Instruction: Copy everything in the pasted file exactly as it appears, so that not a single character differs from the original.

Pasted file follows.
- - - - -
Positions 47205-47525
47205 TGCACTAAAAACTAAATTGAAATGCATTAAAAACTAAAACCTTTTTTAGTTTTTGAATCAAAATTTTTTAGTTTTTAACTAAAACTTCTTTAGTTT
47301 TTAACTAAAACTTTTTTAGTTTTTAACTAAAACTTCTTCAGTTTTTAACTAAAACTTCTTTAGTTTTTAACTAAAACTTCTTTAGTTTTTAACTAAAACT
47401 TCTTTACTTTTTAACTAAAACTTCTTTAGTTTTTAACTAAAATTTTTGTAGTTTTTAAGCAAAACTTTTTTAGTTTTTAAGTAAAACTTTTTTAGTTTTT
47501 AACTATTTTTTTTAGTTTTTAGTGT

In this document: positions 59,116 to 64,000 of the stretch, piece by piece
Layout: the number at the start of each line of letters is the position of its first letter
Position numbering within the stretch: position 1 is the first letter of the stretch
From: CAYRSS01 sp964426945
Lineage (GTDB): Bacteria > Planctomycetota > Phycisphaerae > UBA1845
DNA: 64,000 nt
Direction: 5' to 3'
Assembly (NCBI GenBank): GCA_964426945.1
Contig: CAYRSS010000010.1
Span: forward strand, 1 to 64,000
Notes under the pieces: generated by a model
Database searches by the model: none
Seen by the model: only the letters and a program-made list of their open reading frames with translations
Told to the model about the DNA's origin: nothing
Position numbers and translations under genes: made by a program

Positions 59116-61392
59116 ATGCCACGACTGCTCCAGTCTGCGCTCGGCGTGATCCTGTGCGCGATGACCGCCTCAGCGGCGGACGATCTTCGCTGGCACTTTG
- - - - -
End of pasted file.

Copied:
Positions 47205-47525
47205 TGCACTAAAAACTAAATTGAAATGCATTAAAAACTAAAACCTTTTTTAGTTTTTGAATCAAAATTTTTTAGTTTTTAACTAAAACTTCTTTAGTTT
47301 TTAACTAAAACTTTTTTAGTTTTTAACTAAAACTTCTTCAGTTTTTAACTAAAACTTCTTTAGTTTTTAACTAAAACTTCTTTAGTTTTTAACTAAAACT
47401 TCTTTACTTTTTAACTAAAACTTCTTTAGTTTTTAACTAAAATTTTTGTAGTTTTTAAGCAAAACTTTTTTAGTTTTTAAGTAAAACTTTTTTAGTTTTT
47501 AACTATTTTTTTTAGTTTTTAGTGT

In this document: positions 59,116 to 64,000 of the stretch, piece by piece
Layout: the number at the start of each line of letters is the position of its first letter
Position numbering within the stretch: position 1 is the first letter of the stretch
From: CAYRSS01 sp964426945
Lineage (GTDB): Bacteria > Planctomycetota > Phycisphaerae > UBA1845
DNA: 64,000 nt
Direction: 5' to 3'
Assembly (NCBI GenBank): GCA_964426945.1
Contig: CAYRSS010000010.1
Span: forward strand, 1 to 64,000
Notes under the pieces: generated by a model
Database searches by the model: none
Seen by the model: only the letters and a program-made list of their open reading frames with translations
Told to the model about the DNA's origin: nothing
Position numbers and translations under genes: made by a program

Positions 59116-61392
59116 ATGCCACGACTGCTCCAGTCTGCGCTCGGCGTGATCCTGTGCGCGATGACCGCCTCAGCGGCGGACGATCTTCGCTGGCACTTTG